My typo-corrected online comment, which the pollster allows you to make when taking it’s poll asking Canadians whether they’d still like Trudeau’s government to do the electoral reform he promised when he wanted our vote, follows. I don’t know who, exactly, sees the comment, but let’s let you see it:
“We needed [electoral reform] long ago, before special interests hijacked the election machinery (along with governments). It’s a big boat. You can turn the wheel on a gigantic ship whose crew sees an ice berg off in the distance, but the ship is so big, and the effect of the turning of the wheel so slight, You stand a good chance of still hitting that berg. One can’t say ‘no’ to the question, Do we want a new voting system?, of course. But realistically, I don’t expect this government to even allow meaningful options in that regard. Which speaks to other problems, including gangster politicians whose job is to manage the people so that their private sectors friends and allies can get on with people- and planet-destroying business as usual. Other issues include: dark money in donations/ money means free speech legislation/ electronic voting machines, by rightwing companies, that play tricks/ no real options, by design, in the electoral market place which is no more ‘free’ than our economic market/ and the biggest problem of all, namely the willingness of the neoconservative/neoliberal crowd to break all written and unwritten rules (lying, like Trump, for example about all the voter fraud so as to make the case for voter suppression rules) in order to maintain power and sideline the people.”
As for Nathan Cullen and his neoliberal Party, They are all acting. His government would act the same way as Trudeau’s is acting if it was in power. Of that, I have no doubt. These opposition politicians say the most clever, correct things when criticizing the government in power. But it’s all a show and one that we the people have seen over and over. My experience is that generally, the less in power a Party is, the more it ‘talks’ a good line. It speaks, unlike the disdainful managers of government who don’t really care whether they make sense and whether we know that they don’t make sense, a little more carefully, respectfully and sanely. They do like winning and wouldn’t mind getting elected. Let the abused people give them the power if they want ‘change’. Of course, There’s limits. Real power expects the political class that it has bought to see to it’s interests and that’s generally what happens. In the last federal election, one leaders’ debate was sponsored by tax evading Google, whose next atrocity, it has developed, will be assisting the police state in it’s efforts to kill free speech! See the links to relevant articles, below.
It’s a balancing act for the opposition. Speak plainly, and accurately, to the people, but make it as empty as possible. And lie, of course. Elites know, mostly, that people-friendly rhetoric from their partners in politics is hot air. Sometimes. Or they just say clever stuff to look busy and to look like they should continue to keep their paid work – getting affectionate with the dog if you like – that, when you think about those statements, you start to see are empty. To wit: Cullen said abandoning the electoral reform promise would be “immoral.” To which I say/said (in response to the below linked-to article by Jeremy Nuttall) “Cullen said that bad people doing bad things would be bad, unless they put on a white helmet.”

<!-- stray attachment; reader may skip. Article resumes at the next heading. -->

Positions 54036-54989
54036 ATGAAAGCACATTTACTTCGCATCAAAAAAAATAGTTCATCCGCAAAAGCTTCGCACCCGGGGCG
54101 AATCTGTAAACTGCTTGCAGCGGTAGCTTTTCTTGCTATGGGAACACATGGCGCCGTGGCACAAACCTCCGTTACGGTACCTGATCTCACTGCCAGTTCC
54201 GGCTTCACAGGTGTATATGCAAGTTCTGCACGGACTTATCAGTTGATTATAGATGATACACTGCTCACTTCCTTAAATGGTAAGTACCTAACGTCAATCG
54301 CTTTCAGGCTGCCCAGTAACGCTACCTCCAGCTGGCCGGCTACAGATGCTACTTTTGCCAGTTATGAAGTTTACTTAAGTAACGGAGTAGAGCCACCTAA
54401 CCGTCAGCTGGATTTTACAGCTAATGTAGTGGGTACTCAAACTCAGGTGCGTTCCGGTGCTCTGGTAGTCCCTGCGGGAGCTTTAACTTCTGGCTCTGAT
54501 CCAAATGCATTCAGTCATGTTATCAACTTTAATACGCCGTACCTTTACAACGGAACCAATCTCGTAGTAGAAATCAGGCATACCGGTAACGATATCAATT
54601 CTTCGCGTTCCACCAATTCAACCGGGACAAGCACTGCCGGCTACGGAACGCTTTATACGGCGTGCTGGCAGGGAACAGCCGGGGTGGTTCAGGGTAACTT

“The “N” In NDP Now Stands For Neoliberal” by Yves Engler
“Google’s Jigsaw: Undermining Alternative Media” by Kurt Nimmo
“This Election Is Being Rigged – But Not By Democrats” by Ari Berman (The Nation magazine is a fake progressive organization. Their raison d’être is getting ‘their’ neoliberal/ neoconservative (Democratic) Party into power. Nevertheless, What Ari relates here about Trump is correct.)
See my previous post titled “The Corporatocracy’s NDP.”
“Electoral Deformed? Things Getting Weird On Committee Studying Reforms, Says NDP” by Jeremy J. Nuttall
An excerpt from the above linked-to article by Jeremy Nuttall follows:
In the interview with Le Devoir, Trudeau said Canadians are less interested in changes to the voting system since his election. The desire for electoral reform might have been linked to the unpopularity of the former government of Stephen Harper, he said.
Jeremy refers to a clever line from Nathan Cullen about Trudeau’s principles: “Trudeau “is essentially saying the system was only broken until they elected me.”” Indeed, Now that he has the power, Trudeau can talk to us like an idiot, for fun, basically telling us that we were idiots for electing him, which in fact is somewhat fair. I think people who don’t care and are okay with inequality, whether they are well educated and well off or not, are idiots. And then there are people who don’t care enough to know, who get their knowledge of the world from corporate-owned media – no bias there of course – and actually thought the past federal election was useful, to the ‘whole’ country, who voted for Trudeau. They are idiots in the conventional sense. People have willingly made themselves dumb, gladly accepting the 1%’s brain-killing device, known as a television set, into their homes. Could anything be more effective at pacifying the population than television, which mixes entertainment (sorely needed in this hellish world) with propaganda?